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Premier League safe standing petition reaches threshold for parliamentary debate

The safe standing area at Celtic Park
Celtic introduced safe standing at Celtic Park in Glasgow.

A petition calling for the return of standing in Premier League and Championship games has reached the required number for MPs to consider a debate in parliament on the matter.

The call for safe standing, posted on the Parliament official website, has reached in excess of 100,000 signatures, less than two weeks after UK Sports Minister Tracey Crouch claimed only a "vocal minority" wanted it.

"Safe standing offers a much safer alternative to fans who wish to stand, rather than sit at football matches," the petition reads.

"After the highly successful introduction to rail seating at Celtic Park, as well as numerous Bundesliga clubs, many football fans feel that laws preventing standing areas should be relaxed."

Crouch sparked controversy after she rejected an application by West Bromwich Albion to pilot safe standing in one section of The Hawthorns next season.

Responding to the petition's popularity, Crouch said on Wednesday: "Over a million people watch football every week and I am grateful for the engagement of fans from across the country in expressing their views on this issue. This will now give me the opportunity to discuss at length the nuances and complexities of sports ground safety in Parliament, if and when the Petitions Committee agree to it being debated."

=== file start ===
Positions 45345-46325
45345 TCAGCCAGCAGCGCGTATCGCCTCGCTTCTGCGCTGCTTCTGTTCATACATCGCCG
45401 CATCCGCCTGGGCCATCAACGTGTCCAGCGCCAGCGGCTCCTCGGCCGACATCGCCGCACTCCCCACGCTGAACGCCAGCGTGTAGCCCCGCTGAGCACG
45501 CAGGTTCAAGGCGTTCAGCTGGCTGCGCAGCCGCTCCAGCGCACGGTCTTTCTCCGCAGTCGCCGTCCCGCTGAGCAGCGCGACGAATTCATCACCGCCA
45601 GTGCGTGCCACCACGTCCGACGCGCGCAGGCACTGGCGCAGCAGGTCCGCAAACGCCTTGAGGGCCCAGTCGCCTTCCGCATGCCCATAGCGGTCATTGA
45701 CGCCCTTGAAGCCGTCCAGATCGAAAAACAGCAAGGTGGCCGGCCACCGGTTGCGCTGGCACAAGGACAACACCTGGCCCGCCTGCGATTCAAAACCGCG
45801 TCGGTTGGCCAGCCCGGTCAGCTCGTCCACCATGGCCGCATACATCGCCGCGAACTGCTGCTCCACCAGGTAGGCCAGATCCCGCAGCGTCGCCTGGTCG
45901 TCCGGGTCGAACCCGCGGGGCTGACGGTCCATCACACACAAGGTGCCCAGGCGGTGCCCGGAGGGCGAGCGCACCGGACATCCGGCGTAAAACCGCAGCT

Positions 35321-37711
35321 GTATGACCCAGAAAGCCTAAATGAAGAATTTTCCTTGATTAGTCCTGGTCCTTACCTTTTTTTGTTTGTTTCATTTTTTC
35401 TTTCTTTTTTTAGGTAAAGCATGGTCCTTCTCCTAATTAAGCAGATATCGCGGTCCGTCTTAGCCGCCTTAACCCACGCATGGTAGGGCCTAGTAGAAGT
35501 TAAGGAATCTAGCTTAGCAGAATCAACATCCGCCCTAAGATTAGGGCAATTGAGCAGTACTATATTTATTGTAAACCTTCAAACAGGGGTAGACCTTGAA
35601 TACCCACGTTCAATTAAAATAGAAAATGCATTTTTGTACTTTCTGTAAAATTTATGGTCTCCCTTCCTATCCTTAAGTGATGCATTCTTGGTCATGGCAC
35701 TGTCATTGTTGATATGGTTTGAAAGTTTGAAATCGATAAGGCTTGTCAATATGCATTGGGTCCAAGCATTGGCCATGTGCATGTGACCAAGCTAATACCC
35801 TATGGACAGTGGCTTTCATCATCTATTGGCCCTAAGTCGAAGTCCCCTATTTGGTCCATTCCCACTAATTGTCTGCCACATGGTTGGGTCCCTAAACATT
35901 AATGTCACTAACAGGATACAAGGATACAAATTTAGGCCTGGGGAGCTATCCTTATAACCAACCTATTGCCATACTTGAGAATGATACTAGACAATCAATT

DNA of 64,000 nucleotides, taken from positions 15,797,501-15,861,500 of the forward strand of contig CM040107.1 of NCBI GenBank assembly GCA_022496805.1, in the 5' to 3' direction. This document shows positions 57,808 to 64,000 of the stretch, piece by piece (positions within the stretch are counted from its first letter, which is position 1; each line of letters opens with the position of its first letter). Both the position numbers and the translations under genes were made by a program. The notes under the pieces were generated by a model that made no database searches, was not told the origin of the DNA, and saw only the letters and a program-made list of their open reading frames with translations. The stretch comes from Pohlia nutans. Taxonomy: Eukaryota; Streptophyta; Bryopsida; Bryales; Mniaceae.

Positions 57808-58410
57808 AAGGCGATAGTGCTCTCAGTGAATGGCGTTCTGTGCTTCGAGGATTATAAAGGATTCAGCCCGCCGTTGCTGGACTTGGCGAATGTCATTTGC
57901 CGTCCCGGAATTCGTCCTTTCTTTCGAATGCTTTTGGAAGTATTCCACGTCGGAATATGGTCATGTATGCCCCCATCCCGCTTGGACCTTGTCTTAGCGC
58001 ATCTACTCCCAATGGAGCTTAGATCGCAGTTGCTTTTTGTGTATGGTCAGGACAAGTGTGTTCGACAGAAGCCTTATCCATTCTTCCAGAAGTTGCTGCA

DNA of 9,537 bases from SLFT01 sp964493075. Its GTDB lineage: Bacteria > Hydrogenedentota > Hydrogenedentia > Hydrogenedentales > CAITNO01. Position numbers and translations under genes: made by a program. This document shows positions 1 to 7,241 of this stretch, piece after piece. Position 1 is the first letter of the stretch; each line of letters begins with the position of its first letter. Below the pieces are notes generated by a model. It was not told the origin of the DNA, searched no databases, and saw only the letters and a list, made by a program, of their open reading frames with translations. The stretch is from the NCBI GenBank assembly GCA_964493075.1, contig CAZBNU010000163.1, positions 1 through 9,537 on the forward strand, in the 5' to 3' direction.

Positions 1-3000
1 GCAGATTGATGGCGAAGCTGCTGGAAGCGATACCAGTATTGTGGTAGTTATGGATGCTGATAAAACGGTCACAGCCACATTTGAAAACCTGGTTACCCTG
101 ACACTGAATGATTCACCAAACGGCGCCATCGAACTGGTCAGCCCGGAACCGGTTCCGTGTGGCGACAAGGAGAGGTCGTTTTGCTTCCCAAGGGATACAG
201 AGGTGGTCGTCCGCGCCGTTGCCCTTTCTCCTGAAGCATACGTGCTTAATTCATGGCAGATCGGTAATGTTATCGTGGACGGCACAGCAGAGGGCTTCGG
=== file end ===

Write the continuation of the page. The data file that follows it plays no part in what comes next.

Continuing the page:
In a statement released to Press Association Sport, the Football Supporters' Federation said: "We'd like to thank every last fan who signed the petition and helped take standing to Parliament -- the sheer number of fans involved shows the strength of feeling on an issue that isn't going away.

"This is not just a 'vocal minority' as the sports minister presumed -- the overwhelming majority of fans back the choice to sit or stand, as do most clubs and a growing number of MPs who will look forward to the debate.

"The sports minister is looking increasingly isolated from fans, clubs, the EFL, the Premier League and even the Government's own safety advisory body, the Sports Grounds Safety Authority. We hope the upcoming debate will help change her views."

Jon Darch, who runs the Safe Standing Roadshow that has been promoting Bundesliga-style rail seats as a solution for several years, also welcomed the news.

"It's fantastic to have hit 100,000," Darch told Press Association Sport. "I hope that having now seen the extent of football fans' passion about our particular issue, the government will similarly do us the courtesy of granting a full-length debate in the main chamber."

A dress rehearsal of that debate is scheduled to take place in Westminster on Tuesday, when the All Party Parliamentary Group for Football Supporters hosts a meeting that will be attended by Ronnie Hawthorn, the head of operations, safety and security at Celtic, who installed 3,000 rail seats two years ago as the all-seater rule does not apply in Scotland.

Furthermore, the English Football League is understood to be ramping up its efforts to persuade Crouch to scrap the rule and give the clubs the right to install rail seats, which can be flipped up and locked in place, or some other option with an appropriate safety barrier.

The Premier League, on the other hand, is still consulting its clubs on the matter but last week revealed some polling it has done which showed a clear majority want the choice to sit or stand but only one in 20 actually want to stand for a whole match.

The current all-seater rule has been in place since the 1989 Hillsborough disaster which left 96 Liverpool fans dead.

Campaigners, however, have repeatedly pointed out that the official report into the disaster did not blame standing for the tragedy.

They also say standing is allowed in the lower divisions, Scotland, other sports and music events, and fans are standing at games every week in large numbers, which causes difficulties for stewards and those who do not want to or cannot stand to see the action.


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